The Sky, Earth, And Seas Simply Defined
Then God said: Let there be a rāqîaʿ … so God made the rāqîaʿ … and God called the rāqîaʿ: ‘Sky!’ (šāmayim)…. Then God said: Let the waters … be gathered… and let the dry land (yabbašâ) appear.… Then God called the dry-land (yabbašâ): ‘Earth!’ (ʾereṣ), and the gatherings-of-water (mikwê hammayim) he called: ‘Seas!’ (yammim).
וַיֹּאמֶר אֱלֹהִים יְהִי רָקִיעַ … וַיַּעַשׂ אֱלֹהִים אֶת־הָרָקִיעַ … וַיִּקְרָא אֱלֹהִים לָרָקִיעַ שָׁמָיִם … וַיֹּאמֶר אֱלֹהִים יִקָּווּ הַמַּיִם … וְתֵרָאֶה הַיַּבָּשָׁה … וַיִּקְרָא אֱלֹהִים לַיַּבָּשָׁה אֶרֶץ וּלְמִקְוֵה הַמַּיִם קָרָא יַמִּים
– Genesis 1:6 – 10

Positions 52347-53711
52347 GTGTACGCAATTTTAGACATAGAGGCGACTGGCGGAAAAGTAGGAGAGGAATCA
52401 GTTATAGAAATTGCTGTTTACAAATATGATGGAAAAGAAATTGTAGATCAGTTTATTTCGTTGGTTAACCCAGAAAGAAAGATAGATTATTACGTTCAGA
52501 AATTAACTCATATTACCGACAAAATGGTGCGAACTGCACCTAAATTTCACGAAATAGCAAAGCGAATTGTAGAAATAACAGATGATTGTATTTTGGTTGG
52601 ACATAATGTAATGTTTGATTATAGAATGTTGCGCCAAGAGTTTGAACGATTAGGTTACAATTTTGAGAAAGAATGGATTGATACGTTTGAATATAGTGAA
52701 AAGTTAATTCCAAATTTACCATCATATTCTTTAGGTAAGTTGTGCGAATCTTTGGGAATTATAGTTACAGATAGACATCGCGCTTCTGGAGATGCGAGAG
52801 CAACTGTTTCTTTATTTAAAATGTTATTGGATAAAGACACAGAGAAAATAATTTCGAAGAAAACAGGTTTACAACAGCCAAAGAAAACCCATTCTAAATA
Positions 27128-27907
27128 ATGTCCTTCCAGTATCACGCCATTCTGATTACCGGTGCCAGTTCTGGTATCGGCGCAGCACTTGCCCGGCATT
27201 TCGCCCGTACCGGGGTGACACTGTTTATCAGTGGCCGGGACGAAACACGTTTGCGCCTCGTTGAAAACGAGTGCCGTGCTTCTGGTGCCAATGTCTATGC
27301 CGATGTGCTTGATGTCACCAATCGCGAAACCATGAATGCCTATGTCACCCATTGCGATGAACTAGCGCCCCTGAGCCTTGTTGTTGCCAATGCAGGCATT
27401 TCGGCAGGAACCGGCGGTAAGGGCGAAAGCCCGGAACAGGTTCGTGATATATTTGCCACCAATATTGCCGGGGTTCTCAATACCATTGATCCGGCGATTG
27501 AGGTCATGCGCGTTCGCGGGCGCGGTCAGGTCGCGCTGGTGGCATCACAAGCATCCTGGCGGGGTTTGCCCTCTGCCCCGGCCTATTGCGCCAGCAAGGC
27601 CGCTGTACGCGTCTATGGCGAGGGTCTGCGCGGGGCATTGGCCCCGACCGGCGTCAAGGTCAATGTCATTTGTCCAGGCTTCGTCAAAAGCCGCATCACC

According to Genesis 1, the rāqîaʿ is not some entity situated above the (spacious) skies, as it is often portrayed, rather it is the basic definition of the sky according to a straightforward reading of the text. The purpose of this article is to take a close look at the nature of this definition, and then to see how the information gleaned might inform this debate. We will do this first and foremost by comparing the creation of the sky in Genesis 1 with the creation of the other two ‘cosmic regions,’ namely the creation of the earth and the seas which occurred on day 3. What we find is an identical pattern in how each ‘cosmic region’ is created: First God calls one of the cosmic regions into being, but at this initial point he only refers to it by what we might call a simple but technical term, rather than by the commonly used name for that region (e.g. ‘sky,’ ‘earth,’ or ‘seas’). This ‘technical term’ provides a simple description of but a single physical characteristic of that region. Only after that region is ‘finished off’ does God give it its commonly used name, which in all three cases happens to be the most frequently used term in the Hebrew Bible for that ‘cosmic region.’ In contrast, the three ‘technical terms’ are only infrequently used in the bible.